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June 6, 2006, No. 35

Scott Jobin-Bevans elected second vice president

Congratulations to Scott Jobin-Bevans who has been elected second vice president of the association. Scott is managing director of Caracle Creek International Consulting Inc., a Canadian based international geological and mining services company headquartered in Sudbury. He has been a PDAC director for three years, and is a director of the Ontario Prospectors Association. Currently he is co-chair of the Student Affairs Committee and a member of the International Affairs and Membership committees. Scott represents the PDAC on the Canadian Geoscience Council Liability Insurance Committee and also chairs the PDAC’s Ad Hoc Insurance Committee.

Professional liability insurance rates under investigation

The Ad Hoc Insurance Committee, chaired by Scott Jobin-Bevans, is spearheading an initiative that aims to reduce professional liability insurance rates for professionals working in mineral exploration. The group is hoping to implement a group insurance plan for the industry, including geoscientists and geological engineers, by this coming fall. The committee is also investigating Workers’ Safety and Insurance Board requirements across Canada to see whether the mineral exploration industry could have its own rate group. The group is also looking to have provincial rates, which are now widely disparate, harmonized. For more information, please contact Mr. Jobin-Bevans at [email protected].

Preparations under way for roundtables on corporate social responsibility

Foreign Affairs and International Trade Canada is organizing four two-day roundtables over the next six months to discuss issues related to corporate social responsibility [CSR] and the extractive industries in developing countries. The roundtables, which will include all interested parties, will be held in Vancouver, Toronto, Calgary and Montreal. Holding the roundtables was one of the recommendations contained in the government's response to a 2005 report prepared by the federal Standing Committee on Foreign Affairs and International Trade on CSR and the extractive sector [including mining and oil and gas] in developing countries. The PDAC will be represented at each of the roundtables, which will discuss the following topics: CSR standards and best practices; positive and negative incentives supporting the implementation of CSR standards and best practices; verification of CSR performance and a dispute resolution mechanism; support for implementing CSR standards [for government officials working in developing countries]; and building capacity for the governance of CSR issues in host countries. The PDAC considers these roundtables to be of great significance to mining and exploration companies working in developing countries and feels that it is important that the mining and exploration sector is well represented at the roundtables. For more information about how you or your company might participate, contact us.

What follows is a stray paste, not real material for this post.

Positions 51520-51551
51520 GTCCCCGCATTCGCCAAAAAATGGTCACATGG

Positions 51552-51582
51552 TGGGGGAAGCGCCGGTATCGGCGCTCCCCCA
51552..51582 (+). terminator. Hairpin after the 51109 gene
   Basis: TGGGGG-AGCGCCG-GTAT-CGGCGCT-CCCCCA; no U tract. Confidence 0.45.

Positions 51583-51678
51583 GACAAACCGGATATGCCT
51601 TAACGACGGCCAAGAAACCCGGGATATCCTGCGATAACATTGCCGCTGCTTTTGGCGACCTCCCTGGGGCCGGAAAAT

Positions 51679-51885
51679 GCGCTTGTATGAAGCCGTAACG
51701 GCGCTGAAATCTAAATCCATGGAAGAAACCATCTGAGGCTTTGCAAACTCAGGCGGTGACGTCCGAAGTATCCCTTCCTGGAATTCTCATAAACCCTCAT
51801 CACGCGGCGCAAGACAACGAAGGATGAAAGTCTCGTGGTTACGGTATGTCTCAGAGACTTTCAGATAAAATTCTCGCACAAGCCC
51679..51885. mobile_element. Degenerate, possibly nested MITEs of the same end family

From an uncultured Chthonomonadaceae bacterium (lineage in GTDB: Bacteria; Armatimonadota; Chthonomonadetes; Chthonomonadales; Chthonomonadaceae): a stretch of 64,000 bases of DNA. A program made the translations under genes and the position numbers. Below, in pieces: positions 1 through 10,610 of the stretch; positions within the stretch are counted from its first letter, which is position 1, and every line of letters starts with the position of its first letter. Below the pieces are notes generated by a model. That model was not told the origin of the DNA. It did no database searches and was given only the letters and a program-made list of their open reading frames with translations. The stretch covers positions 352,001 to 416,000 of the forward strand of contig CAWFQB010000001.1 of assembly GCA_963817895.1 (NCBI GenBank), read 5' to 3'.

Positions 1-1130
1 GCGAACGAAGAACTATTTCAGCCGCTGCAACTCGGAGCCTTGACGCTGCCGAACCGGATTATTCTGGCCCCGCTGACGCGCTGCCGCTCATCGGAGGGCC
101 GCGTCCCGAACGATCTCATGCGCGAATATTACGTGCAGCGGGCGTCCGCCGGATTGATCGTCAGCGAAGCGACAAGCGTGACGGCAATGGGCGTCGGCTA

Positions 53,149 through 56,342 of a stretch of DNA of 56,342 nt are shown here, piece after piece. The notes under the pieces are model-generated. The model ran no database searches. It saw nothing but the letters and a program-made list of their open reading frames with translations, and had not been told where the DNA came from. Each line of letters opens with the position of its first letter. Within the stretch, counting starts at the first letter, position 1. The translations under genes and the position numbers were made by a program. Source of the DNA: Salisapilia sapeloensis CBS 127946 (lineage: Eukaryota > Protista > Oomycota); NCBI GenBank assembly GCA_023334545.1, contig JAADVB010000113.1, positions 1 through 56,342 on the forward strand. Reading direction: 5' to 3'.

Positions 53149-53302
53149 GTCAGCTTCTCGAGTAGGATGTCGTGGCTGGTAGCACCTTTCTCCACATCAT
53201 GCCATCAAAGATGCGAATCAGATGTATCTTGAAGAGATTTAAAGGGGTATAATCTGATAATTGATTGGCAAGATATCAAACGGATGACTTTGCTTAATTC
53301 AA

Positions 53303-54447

PDAC presents to Standing Committee on Natural Resources